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Australia is bucking the trend among many established research nations by increasing its share of academics being named on a list of the most highly cited academics worldwide.
This year’s group of more than 4,000 scholars making Clarivate Analytics’s core list of Highly Cited Researchers (HCRs) shows that the country has more than doubled its numbers in the last four years from 80 in 2014 to 170 this year.
Researchers are selected for the list if they have consistently published highly cited papers – those that rank in the top 1 per cent by citations – in one of 21 fields analysed across Clarivate’s Web of Science publication database.
Although the US still has by far the most researchers on the list with more than 1,800 across the 21 fields, its share has fallen since the analysis was first published: it had just over half (50.2 per cent) the scholars in the 2014 list but accounts for 44.8 per cent of the researchers this year.
China, meanwhile, continues to rise, although it has not seen as big an increase this year. Its share of researchers on the list is now 6.8 per cent, up from 6.1 per cent last year and 3.8 per cent in 2014. It sits in third place this year, with 276 entries on the list, behind the UK with 370.
Most other established research nations have seen their share of researchers on the list either remain relatively stable or decline, most notably Japan, which has seen its representation almost halve from 3 per cent in 2014 to 1.6 per cent this year. But one exception is Australia, which had 2.5 per cent of scholars on the list in 2014 and 4.2 per cent this year.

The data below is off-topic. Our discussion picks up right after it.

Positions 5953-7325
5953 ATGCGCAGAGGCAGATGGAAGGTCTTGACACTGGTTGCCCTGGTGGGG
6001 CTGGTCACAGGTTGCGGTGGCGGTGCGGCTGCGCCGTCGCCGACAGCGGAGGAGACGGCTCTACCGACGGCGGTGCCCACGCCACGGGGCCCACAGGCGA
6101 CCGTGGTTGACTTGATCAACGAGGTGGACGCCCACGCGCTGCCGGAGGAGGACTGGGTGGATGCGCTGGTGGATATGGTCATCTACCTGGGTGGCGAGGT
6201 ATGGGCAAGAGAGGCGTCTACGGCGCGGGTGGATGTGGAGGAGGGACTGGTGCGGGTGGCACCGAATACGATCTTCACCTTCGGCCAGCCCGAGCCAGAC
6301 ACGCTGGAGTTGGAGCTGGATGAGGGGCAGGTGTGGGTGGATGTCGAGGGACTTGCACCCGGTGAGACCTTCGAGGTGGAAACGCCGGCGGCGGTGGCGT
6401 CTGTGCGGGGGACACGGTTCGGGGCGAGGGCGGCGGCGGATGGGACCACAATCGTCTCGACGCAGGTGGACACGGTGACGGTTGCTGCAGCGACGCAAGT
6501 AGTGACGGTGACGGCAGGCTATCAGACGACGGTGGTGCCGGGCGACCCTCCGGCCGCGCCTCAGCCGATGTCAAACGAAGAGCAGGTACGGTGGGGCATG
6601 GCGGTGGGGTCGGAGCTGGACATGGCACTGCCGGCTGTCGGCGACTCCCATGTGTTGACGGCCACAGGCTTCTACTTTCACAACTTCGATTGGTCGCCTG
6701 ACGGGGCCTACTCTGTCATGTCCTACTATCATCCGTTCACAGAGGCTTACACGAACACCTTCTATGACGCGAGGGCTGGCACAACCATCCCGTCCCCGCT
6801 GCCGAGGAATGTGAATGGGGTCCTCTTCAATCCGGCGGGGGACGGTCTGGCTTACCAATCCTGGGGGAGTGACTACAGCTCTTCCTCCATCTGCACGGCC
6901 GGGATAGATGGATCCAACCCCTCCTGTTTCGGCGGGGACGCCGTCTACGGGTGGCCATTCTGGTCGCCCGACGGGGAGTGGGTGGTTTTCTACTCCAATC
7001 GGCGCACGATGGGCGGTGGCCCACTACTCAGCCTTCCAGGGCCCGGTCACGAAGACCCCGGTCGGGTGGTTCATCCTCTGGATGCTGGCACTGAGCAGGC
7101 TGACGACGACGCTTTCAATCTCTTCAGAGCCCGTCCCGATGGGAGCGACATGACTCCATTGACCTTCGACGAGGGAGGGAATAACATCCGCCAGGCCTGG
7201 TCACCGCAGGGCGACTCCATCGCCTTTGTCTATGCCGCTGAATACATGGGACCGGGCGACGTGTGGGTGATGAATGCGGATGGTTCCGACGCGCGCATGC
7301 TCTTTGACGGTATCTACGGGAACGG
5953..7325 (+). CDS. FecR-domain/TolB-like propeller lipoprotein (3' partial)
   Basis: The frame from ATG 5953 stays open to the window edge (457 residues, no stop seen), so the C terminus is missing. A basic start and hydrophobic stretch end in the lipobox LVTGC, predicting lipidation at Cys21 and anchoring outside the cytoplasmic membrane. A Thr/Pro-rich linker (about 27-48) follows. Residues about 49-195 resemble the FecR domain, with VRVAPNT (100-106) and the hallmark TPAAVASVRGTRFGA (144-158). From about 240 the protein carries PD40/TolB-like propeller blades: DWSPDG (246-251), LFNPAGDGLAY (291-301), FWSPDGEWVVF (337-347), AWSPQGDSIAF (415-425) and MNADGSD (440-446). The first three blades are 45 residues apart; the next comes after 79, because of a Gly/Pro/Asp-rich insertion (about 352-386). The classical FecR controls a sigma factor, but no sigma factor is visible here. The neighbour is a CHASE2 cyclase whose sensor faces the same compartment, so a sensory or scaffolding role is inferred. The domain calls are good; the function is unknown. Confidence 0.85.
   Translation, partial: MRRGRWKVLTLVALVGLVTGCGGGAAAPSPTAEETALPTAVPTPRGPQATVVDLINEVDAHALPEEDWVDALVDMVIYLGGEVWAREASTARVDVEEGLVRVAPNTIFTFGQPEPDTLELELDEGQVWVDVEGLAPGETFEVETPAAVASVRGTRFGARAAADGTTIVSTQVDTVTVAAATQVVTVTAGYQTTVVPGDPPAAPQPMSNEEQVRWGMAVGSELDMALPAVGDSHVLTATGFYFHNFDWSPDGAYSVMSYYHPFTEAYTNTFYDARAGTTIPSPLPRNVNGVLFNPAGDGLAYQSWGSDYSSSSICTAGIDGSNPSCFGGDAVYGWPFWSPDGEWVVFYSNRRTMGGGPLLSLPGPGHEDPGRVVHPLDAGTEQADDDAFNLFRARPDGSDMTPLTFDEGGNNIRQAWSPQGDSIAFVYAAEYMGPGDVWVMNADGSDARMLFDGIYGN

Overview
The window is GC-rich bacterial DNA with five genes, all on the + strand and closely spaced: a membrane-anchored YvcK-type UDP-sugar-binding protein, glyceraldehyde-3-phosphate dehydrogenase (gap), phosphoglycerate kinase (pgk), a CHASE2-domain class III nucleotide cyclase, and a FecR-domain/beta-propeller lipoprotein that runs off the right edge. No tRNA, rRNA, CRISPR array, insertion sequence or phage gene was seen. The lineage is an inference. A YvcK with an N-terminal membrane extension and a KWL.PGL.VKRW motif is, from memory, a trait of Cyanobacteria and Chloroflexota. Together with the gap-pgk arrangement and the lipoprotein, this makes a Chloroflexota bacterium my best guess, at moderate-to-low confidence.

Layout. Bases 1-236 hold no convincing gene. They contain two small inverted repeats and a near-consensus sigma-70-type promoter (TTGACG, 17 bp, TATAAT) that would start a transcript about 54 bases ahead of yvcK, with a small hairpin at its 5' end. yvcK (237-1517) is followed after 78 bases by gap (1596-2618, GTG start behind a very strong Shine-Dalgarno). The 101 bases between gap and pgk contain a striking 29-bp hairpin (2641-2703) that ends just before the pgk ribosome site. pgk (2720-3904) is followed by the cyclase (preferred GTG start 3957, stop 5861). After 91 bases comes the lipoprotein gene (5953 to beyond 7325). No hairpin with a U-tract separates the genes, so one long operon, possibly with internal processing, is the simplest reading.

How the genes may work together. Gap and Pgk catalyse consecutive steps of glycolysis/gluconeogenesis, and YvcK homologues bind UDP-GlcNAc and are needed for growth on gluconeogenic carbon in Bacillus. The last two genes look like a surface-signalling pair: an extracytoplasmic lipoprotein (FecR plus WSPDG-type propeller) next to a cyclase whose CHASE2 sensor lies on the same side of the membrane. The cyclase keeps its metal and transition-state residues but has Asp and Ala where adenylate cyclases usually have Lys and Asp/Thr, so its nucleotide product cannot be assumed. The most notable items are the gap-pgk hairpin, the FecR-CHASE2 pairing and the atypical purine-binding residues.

“Australian research institutes continue to impress; the number of researchers recognised as highly cited has more than doubled in four years…among those selected in one or more of the 21 fields,” said David Pendlebury, senior citation analyst at Clarivate Analytics.
“Australian research institutions appear to have recruited a significant number of HCRs since 2014 as well as increasing their number of homegrown HCRs.”
As well as 4,058 researchers entering the list based on their citation performance in at least one of the 21 individual fields, for the first time Clarivate also selected about 2,000 scholars whose research impact was significant when taken across multiple fields.
Out of the total HCR list of more than 6,000 researchers, some countries had a high share of their entries from this “cross-field” list including Sweden (53 per cent), Austria (53 per cent), Singapore (47 per cent), Denmark (47 per cent), China (43 per cent) and South Korea (42 per cent).
Meanwhile, Harvard University continues to be the most successful single institution on the expanded list with 186 entries, followed by the National Institutes of Health (148) and Stanford University (100).